WM minister and Liberal politician, born on 14 September 1881 at Westwell, Kent, into a farming family originally from Kington, Herefordshire. After a pre-collegiate year in the Lydd Circuit he was at Richmond College from 1902 to 1904. and from 1905 to 1908 a Home Mission Connexional Evangelist From 1908 to 1915 he was at the HullMission where in 1910 he took charge of the newly opened King's Hall. Here he established the men's Brotherhood and gained a reputation for protecting women from domestic violence. In the First World War he served in Egypt and France, but was invalided out with trench fever in 0ctober 1916. In that year he went to Bermondsey Central Hall in the South London Mission, and remained there until his death on 5 March 1937.
Politically he first stood, unsuccessfully, for Kingston-upon-Hull Central in 1918 and then for West Bermondsey in 1922, but lost it to Alfred Salter in 1924. In Bermondsey Kedward served on the borough council and as a Poor Law Guardian. In 1929 he stood successfully for Ashford but, now as a National Liberal, lost the seat in 1931 and again stood there unsuccessfully in 1933.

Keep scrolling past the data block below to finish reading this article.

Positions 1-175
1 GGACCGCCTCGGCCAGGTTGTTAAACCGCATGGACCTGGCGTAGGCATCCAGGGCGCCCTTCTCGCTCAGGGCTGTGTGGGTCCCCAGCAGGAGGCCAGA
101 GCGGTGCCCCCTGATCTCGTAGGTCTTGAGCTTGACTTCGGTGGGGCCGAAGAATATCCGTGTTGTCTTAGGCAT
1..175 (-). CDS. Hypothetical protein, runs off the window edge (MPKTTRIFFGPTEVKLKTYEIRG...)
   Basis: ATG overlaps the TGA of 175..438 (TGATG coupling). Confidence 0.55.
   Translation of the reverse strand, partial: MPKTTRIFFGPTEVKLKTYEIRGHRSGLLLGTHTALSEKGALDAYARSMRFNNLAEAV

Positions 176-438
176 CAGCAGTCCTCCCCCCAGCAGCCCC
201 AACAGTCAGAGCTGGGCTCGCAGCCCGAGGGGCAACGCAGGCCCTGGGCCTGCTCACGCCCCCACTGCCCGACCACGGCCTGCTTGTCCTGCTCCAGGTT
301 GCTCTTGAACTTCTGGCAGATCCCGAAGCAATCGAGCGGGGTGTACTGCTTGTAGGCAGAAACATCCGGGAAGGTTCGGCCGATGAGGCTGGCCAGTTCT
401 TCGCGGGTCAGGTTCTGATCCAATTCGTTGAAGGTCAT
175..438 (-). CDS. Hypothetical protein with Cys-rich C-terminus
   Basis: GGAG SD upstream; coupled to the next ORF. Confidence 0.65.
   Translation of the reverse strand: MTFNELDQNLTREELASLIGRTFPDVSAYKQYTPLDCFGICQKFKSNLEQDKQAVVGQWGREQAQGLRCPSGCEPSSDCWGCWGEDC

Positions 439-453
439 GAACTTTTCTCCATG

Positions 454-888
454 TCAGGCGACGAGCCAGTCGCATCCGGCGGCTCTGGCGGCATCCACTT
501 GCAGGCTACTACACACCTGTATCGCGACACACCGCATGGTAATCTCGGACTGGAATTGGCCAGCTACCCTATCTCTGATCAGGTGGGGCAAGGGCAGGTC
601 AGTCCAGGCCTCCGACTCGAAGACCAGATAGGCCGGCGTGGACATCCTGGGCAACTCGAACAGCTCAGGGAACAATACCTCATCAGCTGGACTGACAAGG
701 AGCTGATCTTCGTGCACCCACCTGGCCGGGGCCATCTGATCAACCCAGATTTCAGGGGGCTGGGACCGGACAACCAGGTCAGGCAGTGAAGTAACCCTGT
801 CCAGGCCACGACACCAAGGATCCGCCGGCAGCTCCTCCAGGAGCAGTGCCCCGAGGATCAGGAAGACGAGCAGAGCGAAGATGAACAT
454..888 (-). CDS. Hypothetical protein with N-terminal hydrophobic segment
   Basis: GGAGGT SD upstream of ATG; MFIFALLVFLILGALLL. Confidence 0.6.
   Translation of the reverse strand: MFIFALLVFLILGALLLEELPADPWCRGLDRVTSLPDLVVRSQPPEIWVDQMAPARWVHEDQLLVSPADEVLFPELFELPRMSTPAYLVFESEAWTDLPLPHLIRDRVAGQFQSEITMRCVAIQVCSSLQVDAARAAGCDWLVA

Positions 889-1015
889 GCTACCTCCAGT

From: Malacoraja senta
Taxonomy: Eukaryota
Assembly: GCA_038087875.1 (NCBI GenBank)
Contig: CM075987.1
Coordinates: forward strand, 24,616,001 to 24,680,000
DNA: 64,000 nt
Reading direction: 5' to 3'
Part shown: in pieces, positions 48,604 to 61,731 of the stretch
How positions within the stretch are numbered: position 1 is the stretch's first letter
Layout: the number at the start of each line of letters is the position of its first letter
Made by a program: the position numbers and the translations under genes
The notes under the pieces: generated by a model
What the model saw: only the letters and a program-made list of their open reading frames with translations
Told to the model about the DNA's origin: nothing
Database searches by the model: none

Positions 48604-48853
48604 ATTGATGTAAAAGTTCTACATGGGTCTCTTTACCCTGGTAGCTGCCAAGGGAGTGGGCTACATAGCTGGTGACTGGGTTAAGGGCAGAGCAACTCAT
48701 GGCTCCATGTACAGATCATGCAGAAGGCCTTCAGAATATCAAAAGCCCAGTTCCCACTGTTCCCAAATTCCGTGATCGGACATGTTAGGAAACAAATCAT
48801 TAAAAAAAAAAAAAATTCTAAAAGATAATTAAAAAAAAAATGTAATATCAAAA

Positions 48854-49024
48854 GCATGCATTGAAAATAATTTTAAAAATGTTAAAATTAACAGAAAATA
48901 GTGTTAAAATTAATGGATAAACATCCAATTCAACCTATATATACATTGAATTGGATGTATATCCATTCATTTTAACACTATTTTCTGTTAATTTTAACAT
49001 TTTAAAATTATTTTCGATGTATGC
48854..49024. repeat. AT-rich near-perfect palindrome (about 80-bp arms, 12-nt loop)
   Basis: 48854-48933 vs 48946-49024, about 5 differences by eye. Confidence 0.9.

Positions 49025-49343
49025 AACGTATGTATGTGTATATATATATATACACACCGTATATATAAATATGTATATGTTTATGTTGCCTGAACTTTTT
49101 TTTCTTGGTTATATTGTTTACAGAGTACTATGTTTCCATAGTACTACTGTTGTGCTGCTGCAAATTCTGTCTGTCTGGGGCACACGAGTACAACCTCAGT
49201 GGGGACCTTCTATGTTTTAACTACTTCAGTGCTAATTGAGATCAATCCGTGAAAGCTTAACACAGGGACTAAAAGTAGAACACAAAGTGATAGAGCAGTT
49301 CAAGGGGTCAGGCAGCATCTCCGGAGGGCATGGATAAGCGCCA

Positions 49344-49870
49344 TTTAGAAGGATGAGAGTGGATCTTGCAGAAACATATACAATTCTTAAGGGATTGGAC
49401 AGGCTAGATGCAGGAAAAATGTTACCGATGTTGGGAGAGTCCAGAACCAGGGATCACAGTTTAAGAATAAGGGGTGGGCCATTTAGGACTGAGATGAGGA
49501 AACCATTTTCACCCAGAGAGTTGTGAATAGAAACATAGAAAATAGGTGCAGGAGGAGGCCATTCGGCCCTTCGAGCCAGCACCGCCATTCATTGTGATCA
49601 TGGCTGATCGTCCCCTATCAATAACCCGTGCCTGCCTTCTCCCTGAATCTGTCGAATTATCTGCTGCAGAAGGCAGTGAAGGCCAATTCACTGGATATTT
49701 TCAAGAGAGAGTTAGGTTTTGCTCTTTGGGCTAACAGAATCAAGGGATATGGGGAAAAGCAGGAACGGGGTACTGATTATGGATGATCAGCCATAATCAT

He was one of four ministerial brothers, often referred to as 'the Kedward Quartet'. They included his older brother Thomas Herbert Kedward (1878-1966) who was born in Kington, entered the PM ministry in 1902 and had a ministerial son, Frederick Morris Kedward, 1914-1996; e.m. 1937, and two younger brothers who became Wesleyan ministers: William Kedward (e.m. 1908; died 1968) and Daniel Kedward (1885-1959; e.m. 1910).
The older of Roderick's sons, Neville Frederick Kedward (1908-1986; e.m. 1938), served in the South Yorkshire Coalfield Mission and was for twenty years a chaplain to the Navy, His Kingswood-educated son Roderick Kedward (b.1937) became Professor of History at the University of Sussex.